(AA) Suriname: URGENT ACTION - mining on Maroon lands

rainfor.general@gnosys.svle.ma.us
Thu, 22 Aug 1996 22:40:07 +0200


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From: Forest Peoples Programme <wrm>
Subject: SURINAME: URGENT ACTION-MINING ON MAROON LANDSON LANDS

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WORLD RAINFOREST MOVEMENT
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Urgent Action SURINAME 21 August 1996

CANADIAN GOLD MINING COMPANIES THREATEN MAROON COMMUNITY

The Saramaka Maroon community of Nieuw Koffiekamp faces forced
relocation to make way for a multinational gold mine. The mine
is being developed by Golden Star Resources of Denver, Colorado
and Cambior Inc. of Montreal. The Maroon community is disputing
the relocation and demanding that the companies negotiate with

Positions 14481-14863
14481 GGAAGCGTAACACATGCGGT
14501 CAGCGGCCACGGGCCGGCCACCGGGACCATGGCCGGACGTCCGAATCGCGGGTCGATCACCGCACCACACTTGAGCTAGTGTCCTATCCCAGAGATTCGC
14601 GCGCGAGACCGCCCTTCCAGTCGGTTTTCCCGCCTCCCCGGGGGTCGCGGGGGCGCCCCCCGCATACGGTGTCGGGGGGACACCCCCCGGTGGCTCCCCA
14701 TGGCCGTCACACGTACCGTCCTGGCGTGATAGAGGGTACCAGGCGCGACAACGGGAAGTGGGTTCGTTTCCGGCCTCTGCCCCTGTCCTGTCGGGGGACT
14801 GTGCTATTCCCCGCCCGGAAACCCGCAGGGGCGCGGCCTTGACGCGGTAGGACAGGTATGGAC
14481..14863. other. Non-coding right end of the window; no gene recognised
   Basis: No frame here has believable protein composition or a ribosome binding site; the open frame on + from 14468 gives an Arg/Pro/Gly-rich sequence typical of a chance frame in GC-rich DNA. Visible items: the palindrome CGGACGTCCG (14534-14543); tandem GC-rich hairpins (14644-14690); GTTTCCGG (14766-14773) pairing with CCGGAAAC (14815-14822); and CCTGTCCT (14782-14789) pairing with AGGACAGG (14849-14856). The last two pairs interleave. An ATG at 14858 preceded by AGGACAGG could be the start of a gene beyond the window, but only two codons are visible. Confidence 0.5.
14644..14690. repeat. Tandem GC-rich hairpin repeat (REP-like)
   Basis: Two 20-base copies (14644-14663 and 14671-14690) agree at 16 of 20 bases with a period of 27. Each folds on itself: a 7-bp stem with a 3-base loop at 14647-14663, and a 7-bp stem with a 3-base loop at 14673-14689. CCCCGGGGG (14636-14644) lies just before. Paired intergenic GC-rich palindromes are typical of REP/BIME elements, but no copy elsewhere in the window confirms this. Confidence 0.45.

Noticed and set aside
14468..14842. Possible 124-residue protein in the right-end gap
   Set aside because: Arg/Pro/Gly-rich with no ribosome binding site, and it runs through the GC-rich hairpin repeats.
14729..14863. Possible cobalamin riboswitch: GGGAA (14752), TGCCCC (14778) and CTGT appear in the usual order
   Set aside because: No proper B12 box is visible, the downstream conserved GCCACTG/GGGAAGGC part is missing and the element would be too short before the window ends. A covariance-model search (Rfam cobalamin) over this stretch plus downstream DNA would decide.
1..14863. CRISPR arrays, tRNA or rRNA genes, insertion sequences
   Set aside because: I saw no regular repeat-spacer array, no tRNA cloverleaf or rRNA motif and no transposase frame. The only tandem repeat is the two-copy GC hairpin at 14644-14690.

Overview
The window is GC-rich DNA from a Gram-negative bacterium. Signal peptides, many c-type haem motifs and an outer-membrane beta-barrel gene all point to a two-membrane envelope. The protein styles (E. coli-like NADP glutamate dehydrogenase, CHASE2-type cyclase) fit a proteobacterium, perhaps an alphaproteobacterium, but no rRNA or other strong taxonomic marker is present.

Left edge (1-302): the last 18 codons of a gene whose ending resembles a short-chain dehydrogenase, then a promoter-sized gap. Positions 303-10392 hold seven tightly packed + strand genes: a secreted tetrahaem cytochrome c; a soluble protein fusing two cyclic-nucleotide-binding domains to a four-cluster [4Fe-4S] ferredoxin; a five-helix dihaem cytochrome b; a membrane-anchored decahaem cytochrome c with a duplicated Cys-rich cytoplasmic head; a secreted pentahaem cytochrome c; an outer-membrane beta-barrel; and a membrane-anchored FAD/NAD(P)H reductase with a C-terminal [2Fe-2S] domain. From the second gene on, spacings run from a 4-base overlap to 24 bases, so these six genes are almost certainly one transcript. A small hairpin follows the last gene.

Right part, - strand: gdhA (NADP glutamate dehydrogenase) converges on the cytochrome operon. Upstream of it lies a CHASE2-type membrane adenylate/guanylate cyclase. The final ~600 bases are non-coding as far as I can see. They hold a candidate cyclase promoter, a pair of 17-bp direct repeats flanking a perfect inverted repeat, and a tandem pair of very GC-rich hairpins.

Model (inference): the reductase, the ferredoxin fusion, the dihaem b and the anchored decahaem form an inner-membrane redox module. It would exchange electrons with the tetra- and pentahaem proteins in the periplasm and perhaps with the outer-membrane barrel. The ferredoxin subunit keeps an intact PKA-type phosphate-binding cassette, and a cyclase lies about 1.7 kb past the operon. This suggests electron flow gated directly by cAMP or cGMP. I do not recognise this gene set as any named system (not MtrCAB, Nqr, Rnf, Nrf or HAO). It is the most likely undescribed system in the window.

them as the traditional owners of the land. After years of
fruitless negotiations, intimidation and violence, they are
asking for international support in their struggle with the
mining companies.

Background:

The Saramaka already know what it means to make way for large-
scale mining. In the 1960s, many of them were forced off their
original lands by a giant hydro-electric dam and reservoir,
constructed to supply power to Suralco - a wholly-owned
subsidiary of US-based ALCOA - for smelting bauxite into alumina
and aluminium. Of the several thousand moved, some 500 of them
were relocated to Nieuw Koffiekamp, the area now coveted by the
gold-mining companies.

The Maroons are the descendants of escaped African slaves, who
recreated forest-based societies in the interior of Suriname and
who fought and won their freedom from the Dutch colonial
administration in the 18th century. Treaties signed with the
Dutch guaranteed their political and territorial autonomy. Since
that time they have been living in the rainforests engaged in
traditional subsistence activities and small-scale mining. After